CHIMERA TORTOISESHELL KITTENS
AVAILABLE FOR ADOPTION!
MAKE SOMEONE VERY HAPPY THIS CHRISTMAS!
COME IN – ASK FOR LEAH
Gary did a double-take when he saw the sign on the marquee outside St. Thomas Methodist church. He’d always been fascinated by those distinctively mottled cats with an extra X chromosome. Gary supported humane societies and animal shelters, not pet stores. He knew people paid a lot of money for pets, especially the designer dogs some breeders ‘manufacture’ such as Labradoodles and Yorkipoos. Rescuing pets was more his style.
Not hesitating for a second, Gary walked inside and knocked on the open door of an office marked ‘Communities Outreach Program’. A pleasant female voice rang out “Come on in! I’ll be right there.”
Glancing around the room Gary noticed a large bulletin board full of colorful flyers about the church’s events: the weekly Advent wreath candle lighting ceremony, the upcoming Christmas pageant, a clothing drive for the homeless and a sign-up sheet to volunteer at a local soup kitchen.
“Hi! You must be Sam. The delivery is all ready for you.”
Gary found himself face to face with the most adorable woman he had ever seen. She was casually dressed in jeans, a Christmas sweater and a Santa hat; her short blonde hair barely brushed her shoulders. Dark-rimmed glasses couldn’t hide her luminous green eyes and her infectious smile displayed sparkling white teeth. Even without makeup she was radiant.
Somewhat dumbstruck, Gary said “Um, hi. I’m Gary, not Sam. Sorry but I don’t know anything about a delivery. I’m looking for Leah.”
“I’m Leah. Sorry for the mix-up. I’ve been waiting hours for a guy named Sam to deliver a truckload of groceries to the soup kitchen. I thought you were him.” Leah frowned.
“Actually, I’m here because I saw the sign about the kittens for adoption” Gary admitted rather sheepishly, wishing he was there for something more altruistic – like making a soup kitchen delivery.
“Oh, shoot! I forgot that sign was still up!” exclaimed Leah. “I’m sorry but the kittens were all snatched up except for the runt of the litter. Poor little thing – I took her home. She’s keeping my cat Othello company – not that he’s thrilled about it.”
Gary was visibly disappointed. “Oh, you’re kidding! Just my luck! I got excited when I saw your adoption sign. Well, I guess it wasn’t meant to be. I’ll get out of your hair now, Leah … unless you think I can help with something.”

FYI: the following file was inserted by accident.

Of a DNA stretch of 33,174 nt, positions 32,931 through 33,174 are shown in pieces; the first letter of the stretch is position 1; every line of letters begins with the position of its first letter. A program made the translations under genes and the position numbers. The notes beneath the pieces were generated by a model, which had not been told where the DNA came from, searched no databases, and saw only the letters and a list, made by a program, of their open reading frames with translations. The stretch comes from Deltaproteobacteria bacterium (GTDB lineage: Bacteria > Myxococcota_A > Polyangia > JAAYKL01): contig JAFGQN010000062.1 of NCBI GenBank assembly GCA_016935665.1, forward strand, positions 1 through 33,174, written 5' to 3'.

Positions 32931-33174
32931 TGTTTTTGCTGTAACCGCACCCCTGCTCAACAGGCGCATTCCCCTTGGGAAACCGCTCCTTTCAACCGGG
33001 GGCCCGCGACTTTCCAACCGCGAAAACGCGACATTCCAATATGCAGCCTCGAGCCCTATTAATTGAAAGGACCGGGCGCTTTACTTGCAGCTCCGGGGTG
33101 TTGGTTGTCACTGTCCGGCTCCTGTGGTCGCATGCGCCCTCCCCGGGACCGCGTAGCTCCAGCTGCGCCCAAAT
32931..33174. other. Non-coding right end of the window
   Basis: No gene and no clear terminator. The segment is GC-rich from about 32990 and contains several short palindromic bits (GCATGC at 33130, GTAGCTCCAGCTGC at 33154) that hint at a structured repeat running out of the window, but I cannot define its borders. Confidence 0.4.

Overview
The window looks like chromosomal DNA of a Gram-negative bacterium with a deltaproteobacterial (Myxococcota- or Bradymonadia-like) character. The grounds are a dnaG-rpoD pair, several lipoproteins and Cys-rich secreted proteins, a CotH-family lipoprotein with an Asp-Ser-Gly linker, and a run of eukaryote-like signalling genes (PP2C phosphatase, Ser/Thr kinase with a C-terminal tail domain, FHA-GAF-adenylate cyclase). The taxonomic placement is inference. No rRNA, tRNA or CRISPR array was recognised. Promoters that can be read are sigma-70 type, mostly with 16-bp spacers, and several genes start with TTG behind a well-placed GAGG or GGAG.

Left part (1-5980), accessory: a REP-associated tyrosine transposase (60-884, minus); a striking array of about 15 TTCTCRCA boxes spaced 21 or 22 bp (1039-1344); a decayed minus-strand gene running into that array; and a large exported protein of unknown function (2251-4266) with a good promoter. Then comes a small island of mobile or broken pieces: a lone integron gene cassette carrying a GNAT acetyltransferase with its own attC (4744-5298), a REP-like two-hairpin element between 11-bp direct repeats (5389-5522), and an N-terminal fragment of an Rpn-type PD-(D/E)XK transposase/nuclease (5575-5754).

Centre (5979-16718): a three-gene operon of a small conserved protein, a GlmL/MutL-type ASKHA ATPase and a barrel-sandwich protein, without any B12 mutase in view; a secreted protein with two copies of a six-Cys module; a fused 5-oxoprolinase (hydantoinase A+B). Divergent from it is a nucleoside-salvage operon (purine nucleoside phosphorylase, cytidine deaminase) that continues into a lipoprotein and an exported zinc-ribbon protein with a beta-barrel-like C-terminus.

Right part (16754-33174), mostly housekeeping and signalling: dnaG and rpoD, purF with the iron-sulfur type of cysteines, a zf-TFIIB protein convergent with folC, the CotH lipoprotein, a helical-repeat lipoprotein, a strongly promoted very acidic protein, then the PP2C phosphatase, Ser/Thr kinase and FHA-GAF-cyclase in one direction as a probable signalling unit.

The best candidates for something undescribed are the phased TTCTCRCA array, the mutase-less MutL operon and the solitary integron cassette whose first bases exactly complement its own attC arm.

Leah checked her watch; it was getting late and it looked like Sam was a no-show. Gary seemed like a trustworthy guy so she took a chance. Besides, he was wearing a Christmas sweater and a Santa hat, too; if you can’t trust a cute guy in a Santa hat, who can you trust? “Well, if you wouldn’t mind I could use a hand delivering those groceries.”
“Why not!” Gary answered – a bit too enthusiastically. “I don’t have anything going on tonight.”
“Great!” Leah answered – a bit too enthusiastically. “You’re a lifesaver, Gary! And I’m really sorry about the kittens.”
On the way to the soup kitchen, Leah and Gary chatted non-stop and discovered they had a lot in common. They were both friendly, outgoing people who enjoyed doing volunteer work, they loved animals and they were hopeless romantics. And they were both single. When Gary told Leah about his tabby Roxy who passed away 8 months earlier, it broke her heart and she could see why Gary was so disappointed about the kittens. What could have been a boring time turned into a really nice evening and they thoroughly enjoyed each other’s company.
When the delivery was done, Leah said “Gary, I want to thank you for all your help tonight. I know you were really hoping to adopt a kitten. How about we make that happen?”
Gary was caught off guard. “Leah, please don’t feel like you owe me anything! I didn’t help you because I was looking for something in return. I really like you and was happy to help. But if you’re serious about the kitten, then yes – that would make my day!”
“I really like you, too, Gary.” Leah blushed. “Let’s head over to my place so you can meet the kitty. I just have to warn you: watch out for Othello. He doesn’t like strangers and is pretty territorial. In fact, he barely tolerates me and that’s because I feed him!” Leah laughed.
To Gary’s ears Leah’s laughter sounded like crystal bells.
Arriving at Leah’s place, Gary was too excited to worry about Othello. He was speechless at the sight of the tiny chimera kitten resting on a blanket in a wicker basket. He gently picked her up and sat on the sofa cradling her in his arms. Leah’s heart melted watching the two of them.
“I’ll go make some coffee” Leah suggested. “You be nice, Othello!”
Out of the corner of his eye Gary saw a large grey cat in the hallway giving him the evil eye. “Ah, you must be Othello” he whispered. “Look man – please don’t blow this for me, dude. I’ve kinda fallen for Leah and just between us guys, I think she likes me, too.” Othello crept closer and sniffed Gary’s shoes. Placing his front paws on the sofa he stared intently at Gary, then nonchalantly jumped up and made himself comfortable leaning against Gary’s leg purring contentedly.
“Well, how do you like that!” Leah declared in pleasant surprise. “Othello’s taken a liking to you, too, Gary. I think we made a connection here tonight.”
“Yeah, I think we really did, Leah. And I have the perfect name for this little lady. Leah, say hello to Desdemona.”
“Ah, Othello and Desdemona, Shakespeare’s star-crossed lovers – but this time with a very happy ending.”
Leah sighed as she rested her head on Gary’s shoulder. “Thank you, Santa” she thought dreamily.
NAR © 2020